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Email firewalls: A good fit for your SMB customers

This tip provides the nuts-and-bolts of email firewalls for consultants who are looking for an all-in-one email security solution for their SMB customers.

For many organizations, email is more than a communication tool; it's the very lifeblood of how business gets done. Providing a single solution to email security problems such as spam and malware can be a great area for consultants to plumb since the problem directly affects employee productivity and the company's bottom line. Email firewalls also offer companies, especially SMBs, the benefit of replacing disparate email products with a single appliance.

The first software-only products to protect mail servers had an Achilles heel that malware writers were quick to exploit: if one could gain control of the server hardware due to widespread security deficiencies of the controlling OS, then the software could be bypassed or corrupted.

In response to this and other problems, the email firewall has arisen. Though it shares a similar name and function, it differs from the common network firewall, which inspects and accepts/rejects incoming packets with a rule-based control mechanism. The email firewall goes up one level of abstraction and looks at the entire message being sent, not just the individual packets that compose the message.

An email firewall usually sits between the network firewall and the connected mail servers. Since the email firewall is a separate hardware device with its own hardened OS, malware cannot gain control of it with the tricks that might work on an unprotected mail server. Additionally, the dedication of hardware to one task increases efficiency and reduces the latency of mail delivery. The throughput of an enterprise-class mail firewall can be up to 150,000 mail messages per hour.

Email firewalls also include security functionality typically provided by standalone products, such as antivirus, antispam and content filtering. By replacing these disparate products with an email firewall, companies are able to decrease the amount of resources required to implement and manage them.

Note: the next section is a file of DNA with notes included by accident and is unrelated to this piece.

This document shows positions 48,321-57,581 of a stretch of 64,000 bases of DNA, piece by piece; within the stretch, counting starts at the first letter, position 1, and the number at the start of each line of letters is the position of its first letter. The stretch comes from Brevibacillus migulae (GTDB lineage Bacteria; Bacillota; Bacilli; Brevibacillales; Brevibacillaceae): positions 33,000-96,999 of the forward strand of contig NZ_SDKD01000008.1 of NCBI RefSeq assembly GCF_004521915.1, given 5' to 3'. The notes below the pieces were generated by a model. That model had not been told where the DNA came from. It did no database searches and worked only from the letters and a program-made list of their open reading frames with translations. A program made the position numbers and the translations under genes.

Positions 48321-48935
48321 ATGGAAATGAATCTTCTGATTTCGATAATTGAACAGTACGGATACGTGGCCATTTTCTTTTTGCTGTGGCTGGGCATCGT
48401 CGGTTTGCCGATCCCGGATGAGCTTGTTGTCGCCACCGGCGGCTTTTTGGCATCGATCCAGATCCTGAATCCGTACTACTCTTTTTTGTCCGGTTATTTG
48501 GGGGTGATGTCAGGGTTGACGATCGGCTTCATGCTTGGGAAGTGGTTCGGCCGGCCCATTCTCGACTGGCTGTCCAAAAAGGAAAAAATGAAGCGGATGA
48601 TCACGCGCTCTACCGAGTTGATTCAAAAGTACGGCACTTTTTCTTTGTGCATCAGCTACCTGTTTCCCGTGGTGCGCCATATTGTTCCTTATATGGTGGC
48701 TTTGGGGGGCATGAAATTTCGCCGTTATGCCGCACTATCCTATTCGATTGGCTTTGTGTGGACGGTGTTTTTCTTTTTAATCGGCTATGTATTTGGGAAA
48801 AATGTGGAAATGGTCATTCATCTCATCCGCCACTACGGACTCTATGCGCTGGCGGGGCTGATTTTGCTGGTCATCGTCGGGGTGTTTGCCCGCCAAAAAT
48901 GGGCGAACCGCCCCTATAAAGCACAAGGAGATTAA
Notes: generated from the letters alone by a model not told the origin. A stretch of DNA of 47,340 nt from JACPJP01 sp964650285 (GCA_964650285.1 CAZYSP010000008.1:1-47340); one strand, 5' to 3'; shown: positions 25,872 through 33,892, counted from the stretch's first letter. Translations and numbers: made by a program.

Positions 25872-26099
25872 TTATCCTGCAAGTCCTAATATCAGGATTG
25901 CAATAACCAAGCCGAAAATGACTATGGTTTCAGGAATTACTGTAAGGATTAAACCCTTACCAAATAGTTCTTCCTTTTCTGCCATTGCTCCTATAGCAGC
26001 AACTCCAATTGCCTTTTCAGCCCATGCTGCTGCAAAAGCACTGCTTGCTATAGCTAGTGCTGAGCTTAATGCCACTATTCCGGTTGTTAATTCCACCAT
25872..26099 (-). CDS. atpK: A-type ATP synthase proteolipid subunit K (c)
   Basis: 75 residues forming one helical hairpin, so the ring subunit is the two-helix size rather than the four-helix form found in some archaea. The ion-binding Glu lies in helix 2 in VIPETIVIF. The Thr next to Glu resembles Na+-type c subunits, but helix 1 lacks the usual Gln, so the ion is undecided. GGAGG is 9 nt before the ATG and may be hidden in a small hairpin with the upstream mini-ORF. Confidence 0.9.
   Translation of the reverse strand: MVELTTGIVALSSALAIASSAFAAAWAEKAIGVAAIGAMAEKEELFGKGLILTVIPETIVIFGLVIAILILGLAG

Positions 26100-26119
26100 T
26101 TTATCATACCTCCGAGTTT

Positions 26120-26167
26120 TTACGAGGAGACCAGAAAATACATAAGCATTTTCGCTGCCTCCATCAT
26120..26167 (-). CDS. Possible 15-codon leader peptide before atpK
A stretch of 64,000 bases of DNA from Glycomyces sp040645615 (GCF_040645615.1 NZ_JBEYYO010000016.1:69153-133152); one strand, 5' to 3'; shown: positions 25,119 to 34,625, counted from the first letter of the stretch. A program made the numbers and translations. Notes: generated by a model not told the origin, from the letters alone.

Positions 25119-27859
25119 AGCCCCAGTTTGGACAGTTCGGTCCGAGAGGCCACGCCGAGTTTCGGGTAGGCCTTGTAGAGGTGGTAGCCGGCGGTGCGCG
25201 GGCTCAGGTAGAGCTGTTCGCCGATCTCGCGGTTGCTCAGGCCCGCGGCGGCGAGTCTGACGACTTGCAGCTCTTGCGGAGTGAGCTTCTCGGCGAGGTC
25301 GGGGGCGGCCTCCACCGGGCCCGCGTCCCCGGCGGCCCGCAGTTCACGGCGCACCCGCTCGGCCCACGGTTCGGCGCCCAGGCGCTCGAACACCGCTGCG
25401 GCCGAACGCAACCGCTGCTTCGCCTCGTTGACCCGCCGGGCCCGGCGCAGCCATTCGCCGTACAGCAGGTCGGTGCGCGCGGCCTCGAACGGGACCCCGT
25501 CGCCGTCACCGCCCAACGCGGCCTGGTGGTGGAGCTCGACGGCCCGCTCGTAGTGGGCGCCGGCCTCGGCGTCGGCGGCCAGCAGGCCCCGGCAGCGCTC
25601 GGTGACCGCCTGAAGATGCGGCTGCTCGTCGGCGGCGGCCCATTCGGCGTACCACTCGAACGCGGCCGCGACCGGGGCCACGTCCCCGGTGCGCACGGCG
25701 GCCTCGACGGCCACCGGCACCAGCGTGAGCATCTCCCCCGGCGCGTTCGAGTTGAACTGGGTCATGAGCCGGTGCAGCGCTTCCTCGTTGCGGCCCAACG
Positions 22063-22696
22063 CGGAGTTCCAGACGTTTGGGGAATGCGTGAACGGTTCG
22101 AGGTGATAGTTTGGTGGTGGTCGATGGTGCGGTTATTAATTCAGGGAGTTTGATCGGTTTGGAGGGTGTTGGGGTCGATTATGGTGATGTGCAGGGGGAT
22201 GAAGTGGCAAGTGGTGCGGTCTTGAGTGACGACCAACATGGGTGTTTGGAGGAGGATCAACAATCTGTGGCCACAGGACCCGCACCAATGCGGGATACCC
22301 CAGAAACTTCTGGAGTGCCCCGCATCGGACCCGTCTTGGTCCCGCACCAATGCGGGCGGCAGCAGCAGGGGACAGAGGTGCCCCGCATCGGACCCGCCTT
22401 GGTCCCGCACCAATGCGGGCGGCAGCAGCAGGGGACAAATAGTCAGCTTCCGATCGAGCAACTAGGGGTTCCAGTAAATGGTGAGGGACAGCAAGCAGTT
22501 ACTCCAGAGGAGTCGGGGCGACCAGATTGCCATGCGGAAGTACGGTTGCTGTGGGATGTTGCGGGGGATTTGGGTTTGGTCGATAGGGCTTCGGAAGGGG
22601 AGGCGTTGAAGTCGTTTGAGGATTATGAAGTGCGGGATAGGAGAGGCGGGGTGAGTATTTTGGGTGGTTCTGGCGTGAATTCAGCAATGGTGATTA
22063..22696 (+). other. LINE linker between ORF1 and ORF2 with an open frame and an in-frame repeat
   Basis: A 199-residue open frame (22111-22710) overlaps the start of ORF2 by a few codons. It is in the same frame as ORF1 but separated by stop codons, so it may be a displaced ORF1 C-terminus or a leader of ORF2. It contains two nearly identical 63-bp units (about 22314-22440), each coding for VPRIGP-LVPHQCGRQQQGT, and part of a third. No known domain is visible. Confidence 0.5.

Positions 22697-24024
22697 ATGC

Antispam functionality

Email firewalls can deal with spam in a variety of ways. Some firewalls allow the use of an external spam filtering service. But the use (and expense) of such a service may be overkill for SMBs. In that case, the antispam tools included with the email firewall may be just the ticket. These tools differ little from standalone antispam products:

  1. Source Address Filtering
  2. Whitelisting and blacklisting
  3. The Distributed Checksum Clearinghouse (DCC) method, which counts how often mail is seen by other mail servers
  4. Statistical Token Analysis (Bayesian filter)

Antivirus capabilities

Some of the same techniques used for spam removal are also used for virus protection. For this effort, an external subscription-based service keeps track of virus signatures and transmits them to the firewall. The firewall then evaluates email attachments (or the email itself) for a signature match. This first line of defense can be supplemented with internal virus controls at the desktop, for example. Access control policies can also be customized at the firewall to stop known malware.

Outbound filters

Email firewalls can also be used to stop outbound transfer of company materials. This usually requires setting outbound control policies so that specific documents or classes of documents are blocked from being sent outside the firewall. This kind of content filtering can also be set up to block the transmission of malformed messages.

The hardware

Email firewalls differ in their hardware configurations depending on the size of the company. An email firewall can be a great solution for SMBs requiring fences around their direct Internet connection. But multiple vendors offer the devices, and consultants should evaluate the features of each to match them with their customers' needs. Smaller units generally come in the mini 1U rack format, with a fast Ethernet connection. Medium-sized organizations mostly use 1U format units that have ATA RAID for storage backup and Gigabyte Ethernet. High-volume sites use a 2U format unit with RAID 0 +1, redundant power supplies and Gigabyte Ethernet.

About the author
Larry Loeb has been online since the world revolved around {!decvax}. He's been in many of last century's dead tree magazines about computers, having been a Consulting Editor to the late, lamented BYTE magazine, among other things. You can reach him at


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